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Apartment foo-nishing - Page 112

post #1666 of 2411
No.
post #1667 of 2411
Quote:
Originally Posted by GreenFrog View Post

No.

I like your chops, kid.
post #1668 of 2411
Quote:
Originally Posted by imatlas View Post

Quote:
Originally Posted by sugarbutch View Post

How idiosyncratic can his apartment be if he has to reach consensus with his spouse? I'm assuming Mrs. Foo has her own aesthetic proclivities which must be satisfied.

That's really up to Mr. and Mrs. Foo to decide, isn't it? I think that Foo is capable of expressing idiosyncracy in the most subtle of ways, if you didn't get that already from my comments.

You made your point quite well, I thought, but there's a substantial difference between his clothing and his shared apartment. I didn't intend to suggest that his furnishings couldn't reflect his approach and aesthetic, more to qualify some of what you were saying with the consideration of his wife's influence on what gets put into the space. I mostly agree with you.

GreenFrog, I think your print is "honest living" but that doesn't make it attractive. That E30 M3 is a fun car, though.
post #1669 of 2411
Quote:
Originally Posted by StephenHero View Post

Foo,

What makes your living room less bullshit than this annoying bitch's wardrobe?










Anna dello Russo is like a stupid gay's Diana Vreeland.
post #1670 of 2411
Since this is such a lively thread, can anyone ascertain what kind of wood my apartment's walls are made out of?

They are large panels about 10 feet high that go from floor to ceiling and the wood is I what I believe is called "book-matched".

http://cdn.styleforum.net/5/5c/5c960ded_6a00d8341c76e453ef0154329329c3970c-350wi.jpeg
post #1671 of 2411
Looks like Elm burl, or whatever may be the Chinese equivalent.
post #1672 of 2411
Looks like burled walnut to my untrained eye, but elm probably makes more sense. Looks great.
post #1673 of 2411
Quote:
Originally Posted by dopey View Post

Looks like Elm burl, or whatever may be the Chinese equivalent.

Quote:
Originally Posted by imatlas View Post

Looks like burled walnut to my untrained eye, but elm probably makes more sense. Looks great.

The apartment was built in the early '90s for a Japanese businessman with imported Japanese materials so it may be some sort of Japanese wood.

It's a rather irregularly sized studio penthouse with a Japanese style bedroom so the whole place is sort of open-planned.

Might also be bird's eye maple. I'm sure those walls cost a lot.
post #1674 of 2411
LK, dare I ask what you're actually holding in that photo??
post #1675 of 2411
Quote:
Originally Posted by Journeyman View Post

LK, dare I ask what you're actually holding in that photo??

It's an oosik.

http://en.wikipedia.org/wiki/Baculum#Oosik
post #1676 of 2411
Quote:
Originally Posted by Journeyman View Post

LK, dare I ask what you're actually holding in that photo??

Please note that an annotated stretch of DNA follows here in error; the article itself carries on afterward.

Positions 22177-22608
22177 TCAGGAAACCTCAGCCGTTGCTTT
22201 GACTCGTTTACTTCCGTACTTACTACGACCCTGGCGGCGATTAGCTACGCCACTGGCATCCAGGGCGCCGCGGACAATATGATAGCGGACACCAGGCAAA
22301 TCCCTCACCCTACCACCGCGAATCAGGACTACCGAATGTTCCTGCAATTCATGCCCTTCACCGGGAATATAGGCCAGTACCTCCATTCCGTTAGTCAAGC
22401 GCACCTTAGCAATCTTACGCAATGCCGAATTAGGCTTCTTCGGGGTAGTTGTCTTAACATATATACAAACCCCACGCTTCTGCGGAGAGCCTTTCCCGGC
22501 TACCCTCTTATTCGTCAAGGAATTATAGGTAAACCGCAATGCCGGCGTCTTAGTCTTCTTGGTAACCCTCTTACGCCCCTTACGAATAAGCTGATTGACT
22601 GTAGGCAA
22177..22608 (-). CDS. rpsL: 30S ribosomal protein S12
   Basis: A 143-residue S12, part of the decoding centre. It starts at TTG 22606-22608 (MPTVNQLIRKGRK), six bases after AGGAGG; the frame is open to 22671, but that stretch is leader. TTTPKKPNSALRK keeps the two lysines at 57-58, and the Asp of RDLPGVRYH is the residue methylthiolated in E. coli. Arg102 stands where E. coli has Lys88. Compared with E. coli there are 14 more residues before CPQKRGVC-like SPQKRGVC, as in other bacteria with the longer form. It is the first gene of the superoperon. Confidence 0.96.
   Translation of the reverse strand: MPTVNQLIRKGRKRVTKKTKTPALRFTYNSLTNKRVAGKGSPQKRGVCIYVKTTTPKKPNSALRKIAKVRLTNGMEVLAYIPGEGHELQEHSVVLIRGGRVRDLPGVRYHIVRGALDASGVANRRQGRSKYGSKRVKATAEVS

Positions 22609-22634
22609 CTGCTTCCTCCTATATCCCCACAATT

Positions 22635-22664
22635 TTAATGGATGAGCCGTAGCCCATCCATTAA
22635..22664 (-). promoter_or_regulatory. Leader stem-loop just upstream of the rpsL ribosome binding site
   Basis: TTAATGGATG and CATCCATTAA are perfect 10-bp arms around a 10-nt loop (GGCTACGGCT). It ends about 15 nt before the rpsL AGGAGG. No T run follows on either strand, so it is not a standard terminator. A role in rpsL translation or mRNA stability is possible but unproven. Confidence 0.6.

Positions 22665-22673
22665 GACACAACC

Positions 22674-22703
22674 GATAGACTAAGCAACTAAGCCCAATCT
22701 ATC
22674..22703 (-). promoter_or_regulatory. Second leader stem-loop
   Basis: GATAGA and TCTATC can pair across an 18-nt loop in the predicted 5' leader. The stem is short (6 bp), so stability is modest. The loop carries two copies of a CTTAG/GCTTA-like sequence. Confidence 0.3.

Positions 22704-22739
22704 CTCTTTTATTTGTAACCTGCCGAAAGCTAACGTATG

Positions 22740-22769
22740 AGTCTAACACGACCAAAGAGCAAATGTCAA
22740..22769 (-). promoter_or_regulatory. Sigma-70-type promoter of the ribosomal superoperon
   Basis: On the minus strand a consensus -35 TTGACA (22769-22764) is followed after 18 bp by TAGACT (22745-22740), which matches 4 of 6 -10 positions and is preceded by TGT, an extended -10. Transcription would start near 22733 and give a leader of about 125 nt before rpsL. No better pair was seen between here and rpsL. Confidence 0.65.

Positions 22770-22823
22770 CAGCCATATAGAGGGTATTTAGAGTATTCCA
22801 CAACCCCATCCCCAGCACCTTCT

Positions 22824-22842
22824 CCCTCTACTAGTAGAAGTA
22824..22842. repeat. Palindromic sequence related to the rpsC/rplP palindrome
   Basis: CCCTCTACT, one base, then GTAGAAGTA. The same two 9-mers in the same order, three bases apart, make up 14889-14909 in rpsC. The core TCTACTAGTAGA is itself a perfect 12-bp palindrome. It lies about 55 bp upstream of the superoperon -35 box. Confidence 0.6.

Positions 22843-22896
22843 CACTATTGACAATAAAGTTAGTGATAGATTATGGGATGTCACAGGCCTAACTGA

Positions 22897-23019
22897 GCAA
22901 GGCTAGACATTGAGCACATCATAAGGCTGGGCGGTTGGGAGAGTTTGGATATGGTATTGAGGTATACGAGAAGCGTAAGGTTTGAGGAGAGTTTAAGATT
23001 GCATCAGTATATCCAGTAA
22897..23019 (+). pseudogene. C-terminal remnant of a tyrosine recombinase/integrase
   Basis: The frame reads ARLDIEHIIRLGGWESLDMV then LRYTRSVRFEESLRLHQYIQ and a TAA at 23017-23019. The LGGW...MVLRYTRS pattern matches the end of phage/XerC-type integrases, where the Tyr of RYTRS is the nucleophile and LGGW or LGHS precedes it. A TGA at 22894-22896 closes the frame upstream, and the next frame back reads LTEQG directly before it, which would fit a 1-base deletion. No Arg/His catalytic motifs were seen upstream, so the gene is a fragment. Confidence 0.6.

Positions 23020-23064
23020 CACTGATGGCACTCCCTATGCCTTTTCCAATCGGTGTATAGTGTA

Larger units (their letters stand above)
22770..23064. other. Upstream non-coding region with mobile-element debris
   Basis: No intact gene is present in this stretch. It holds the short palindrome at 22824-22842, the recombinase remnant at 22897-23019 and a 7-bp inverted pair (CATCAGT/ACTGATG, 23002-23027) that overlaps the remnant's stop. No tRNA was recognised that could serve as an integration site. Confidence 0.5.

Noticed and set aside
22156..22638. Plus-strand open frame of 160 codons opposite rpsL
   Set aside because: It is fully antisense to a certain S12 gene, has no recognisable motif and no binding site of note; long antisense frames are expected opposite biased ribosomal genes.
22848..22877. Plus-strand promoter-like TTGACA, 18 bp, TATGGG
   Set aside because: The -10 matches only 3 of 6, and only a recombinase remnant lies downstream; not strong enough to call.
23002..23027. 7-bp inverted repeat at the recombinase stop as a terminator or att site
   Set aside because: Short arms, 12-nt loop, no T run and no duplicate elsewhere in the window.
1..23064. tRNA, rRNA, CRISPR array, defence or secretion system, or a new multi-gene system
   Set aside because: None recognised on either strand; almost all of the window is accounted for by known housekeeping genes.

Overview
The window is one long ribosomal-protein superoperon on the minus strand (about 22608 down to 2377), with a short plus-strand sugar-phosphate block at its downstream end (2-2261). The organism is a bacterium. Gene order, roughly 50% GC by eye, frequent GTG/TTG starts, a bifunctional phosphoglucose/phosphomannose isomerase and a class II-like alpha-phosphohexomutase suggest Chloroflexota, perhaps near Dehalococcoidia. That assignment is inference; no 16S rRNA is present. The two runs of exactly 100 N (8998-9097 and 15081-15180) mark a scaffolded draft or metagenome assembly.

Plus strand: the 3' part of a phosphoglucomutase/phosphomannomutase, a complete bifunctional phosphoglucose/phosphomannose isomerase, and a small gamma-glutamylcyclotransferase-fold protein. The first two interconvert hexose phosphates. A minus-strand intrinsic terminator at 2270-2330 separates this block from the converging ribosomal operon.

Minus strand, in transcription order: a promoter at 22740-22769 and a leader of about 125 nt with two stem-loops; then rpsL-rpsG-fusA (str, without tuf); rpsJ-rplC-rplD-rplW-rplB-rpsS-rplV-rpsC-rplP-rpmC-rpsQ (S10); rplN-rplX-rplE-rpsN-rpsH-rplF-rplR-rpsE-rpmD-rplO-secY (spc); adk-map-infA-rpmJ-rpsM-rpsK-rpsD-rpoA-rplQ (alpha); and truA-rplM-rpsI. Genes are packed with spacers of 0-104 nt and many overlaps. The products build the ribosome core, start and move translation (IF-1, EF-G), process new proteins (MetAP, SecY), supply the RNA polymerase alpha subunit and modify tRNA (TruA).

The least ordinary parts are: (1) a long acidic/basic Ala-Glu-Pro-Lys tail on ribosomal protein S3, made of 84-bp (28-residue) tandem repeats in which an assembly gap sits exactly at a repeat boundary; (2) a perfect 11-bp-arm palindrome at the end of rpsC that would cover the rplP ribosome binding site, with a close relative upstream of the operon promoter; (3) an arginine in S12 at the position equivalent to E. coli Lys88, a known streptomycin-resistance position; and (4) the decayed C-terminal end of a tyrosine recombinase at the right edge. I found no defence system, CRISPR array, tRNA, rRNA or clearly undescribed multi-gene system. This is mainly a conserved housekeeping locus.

It's an oosik.

http://en.wikipedia.org/wiki/Baculum#Oosik
post #1677 of 2411
Quote:
Originally Posted by LabelKing View Post

It's an oosik.

http://en.wikipedia.org/wiki/Baculum#Oosik

I suspected that it might be a penis bone, but I wasn't sure.

I've seen a few whale baculum in Japan.
post #1678 of 2411
My guess on the wood is burled Japanese maple. The smaller knots in close proximity suggests a smaller variety than North American maples, and the relative lack of rings suggests it's less likely to be walnut. Elm would be my second guess, but elm also has more distinct rings than this wall. But yeah, those walls must have cost a fortune.
post #1679 of 2411
Even a veneer would cost a lot?

I think there are about 15 panels in total plus smaller ones that are actually invisible hinged cabinets.
post #1680 of 2411
Well, if it's Japanese maple, the trunks are typically so asymmetrical that it makes the process of shaving a veneer off so difficult, because there just isn't enough wood in a straight vertical section to get much sq. footage. You need a really aged tree ($$$$) to get a large piece. These panels might even be bigger than the size of what a normal Japanese maple can give you, so they may have had to laminate multiple sections on top of each other to create a panel. The profiling of the walls is a bit hard to decipher from the photos, but if a straight and large section of another tree specimen were used, it would be more likely to see much more repetition in the burl because they could shave larger sections off the trunk off in one piece. If it is Japanese maple, that would cost a whole lot. There's also a bunch of waste in the process usually, because there's little room for error in application and you may have to start all over if you screw up on one panel so that you're not using contrasting specimens.
Edited by StephenHero - 9/1/13 at 8:54pm
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